More than 400,000 American service members died in the war and many more died from causes related to the effort. Worldwide it’s estimated that between 50 and 80 million died from World War II or from war-related disease and famine. And when the unthinkable happened, when the news came that a loved one had fallen, Americans buried their service members and mourned their losses. On Friday, Nov. 4, the Town of Spring Lake and the city of Fayetteville will each hold a candlelight vigil to pay tribute to America’s World War II heroes and veterans. The Spring Lake Candlelight Tribute starts at 6:30 p.m. and is at Veterans Memorial Park. After the service, take a candlelit walk to the community recreation center for music, light refreshments and World War II exhibits. The Fayetteville Candlelight Vigil also starts at 6:30 p.m. The event starts at the Arts Council where everyone will meet for a walk to the Airborne & Special Operations Museum garden. At the garden, there will be a ceremony complete with speakers and music to honor World War II veterans and their service to our country.
Nov. 5 is a busy day for Heroes Homecoming with the Fayetteville Veterans Day Parade at 10 a.m. followed by Mayor Nat Robertson’s proclamation to World War II veterans at noon. At 1:30 p.m. ASOM hosts a salute to the veterans with Vincent Speranza. It includes a discussion and book signing with the author and World War II vet. The 101st Airborne Division machine gunner at Bastogne shares his experiences and talks about his book.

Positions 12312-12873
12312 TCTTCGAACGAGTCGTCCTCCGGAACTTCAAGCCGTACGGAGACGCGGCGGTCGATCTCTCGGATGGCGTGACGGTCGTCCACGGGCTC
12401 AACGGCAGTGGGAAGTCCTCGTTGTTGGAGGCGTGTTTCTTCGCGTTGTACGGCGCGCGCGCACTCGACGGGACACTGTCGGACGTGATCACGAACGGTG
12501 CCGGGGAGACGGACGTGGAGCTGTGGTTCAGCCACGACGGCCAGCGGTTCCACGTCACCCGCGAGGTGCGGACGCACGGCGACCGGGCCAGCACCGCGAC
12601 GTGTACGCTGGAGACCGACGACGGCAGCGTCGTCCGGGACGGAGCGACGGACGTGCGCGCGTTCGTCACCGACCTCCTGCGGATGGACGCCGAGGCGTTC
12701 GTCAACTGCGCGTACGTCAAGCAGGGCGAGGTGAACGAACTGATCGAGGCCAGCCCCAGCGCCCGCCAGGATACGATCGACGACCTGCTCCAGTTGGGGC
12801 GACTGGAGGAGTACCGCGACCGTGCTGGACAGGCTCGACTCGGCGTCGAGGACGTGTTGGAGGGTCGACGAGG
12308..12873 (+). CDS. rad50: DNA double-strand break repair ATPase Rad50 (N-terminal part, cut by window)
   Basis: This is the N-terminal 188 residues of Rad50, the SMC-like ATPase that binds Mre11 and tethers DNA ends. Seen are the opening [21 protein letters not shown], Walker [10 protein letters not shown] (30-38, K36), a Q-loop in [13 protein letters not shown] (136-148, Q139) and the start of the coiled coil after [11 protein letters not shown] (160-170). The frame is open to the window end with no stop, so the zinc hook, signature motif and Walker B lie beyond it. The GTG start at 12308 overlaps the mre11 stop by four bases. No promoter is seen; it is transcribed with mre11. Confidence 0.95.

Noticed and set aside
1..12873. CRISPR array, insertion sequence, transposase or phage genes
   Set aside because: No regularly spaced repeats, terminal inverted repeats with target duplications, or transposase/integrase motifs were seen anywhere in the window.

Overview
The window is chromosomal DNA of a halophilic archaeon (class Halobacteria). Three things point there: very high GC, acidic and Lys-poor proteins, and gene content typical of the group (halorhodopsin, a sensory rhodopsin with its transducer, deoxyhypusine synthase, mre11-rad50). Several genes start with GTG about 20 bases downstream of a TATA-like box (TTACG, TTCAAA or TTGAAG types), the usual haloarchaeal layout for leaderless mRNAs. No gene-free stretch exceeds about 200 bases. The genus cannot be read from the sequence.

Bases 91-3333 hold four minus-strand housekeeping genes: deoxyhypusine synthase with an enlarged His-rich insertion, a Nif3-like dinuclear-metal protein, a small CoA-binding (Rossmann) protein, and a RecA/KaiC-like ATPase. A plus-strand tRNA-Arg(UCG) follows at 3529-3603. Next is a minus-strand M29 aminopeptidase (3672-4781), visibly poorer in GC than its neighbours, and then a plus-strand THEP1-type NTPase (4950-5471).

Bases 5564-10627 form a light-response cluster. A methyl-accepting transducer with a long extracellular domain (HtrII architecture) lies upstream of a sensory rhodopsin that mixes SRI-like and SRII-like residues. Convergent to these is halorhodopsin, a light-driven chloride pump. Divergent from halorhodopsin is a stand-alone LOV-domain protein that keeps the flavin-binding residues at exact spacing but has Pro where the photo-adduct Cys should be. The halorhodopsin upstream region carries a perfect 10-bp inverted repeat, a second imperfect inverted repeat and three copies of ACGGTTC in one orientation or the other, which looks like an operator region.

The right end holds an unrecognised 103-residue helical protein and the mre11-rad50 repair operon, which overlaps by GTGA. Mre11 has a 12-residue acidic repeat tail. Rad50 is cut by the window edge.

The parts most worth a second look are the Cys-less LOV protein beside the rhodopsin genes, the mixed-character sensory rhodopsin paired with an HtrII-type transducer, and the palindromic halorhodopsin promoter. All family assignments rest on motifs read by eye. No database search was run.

Hope Mills proclaims Nov. 6 as Greatest Generation Day with a flag displayed at Veterans Memorial Park for each World War II veteran from Hope Mills. Each flag will bear the name of a veteran along with their branch of service. This flag display lasts until Nov. 11.
On Nov. 11, Cape Fear Botanical Garden, in conjunction with its Nature Connects Art with LEGO Bricks exhibit, hosts Veterans Day at the Garden. It features a mock LEGO Brick battle scene and an American flag build. The garden is open from 9 a.m. to 5 p.m.
At 10 a.m. on Nov. 11, Spring Lake hosts a Veterans Day ceremony from 10 - 11 a.m. at the Town of Spring Lake Veterans Park. At 11 a.m. Eastover is set to dedicate a World War II monument as the Eastover Civic Club unveils the monument, which was made from the same granite as the World War II monument in Washington D.C. It’s at Eastover Community Center. Admission is free. At 3 p.m., Hope Mills honors veterans with a wreath laying ceremony at Hope Mills Recreation Center. Refreshments will be available after the ceremony. Admission is free. At 5 p.m., the ASOM Foundation hosts a POW/MIA ceremony to honor missing Americans and their families. Rolling Thunder North Carolina Chapter 1 will attend and host a Missing Man Table Ceremony. It will be followed by a flag retirement ceremony. Admission is free.
Cape Fear Regional Theatre hosts military appreciation nights on Nov. 11-13 with discounted ticket prices for military members. Willian Shakespeare’s Henry V tells the story of warriors, the brotherhood, the valor, the costs and consequences of war. Performances start at 7:30 p.m. Visit www.cfrt.org or call 323.4233 for information and tickets.
Find out more about these events at www.heroeshomecoming.com.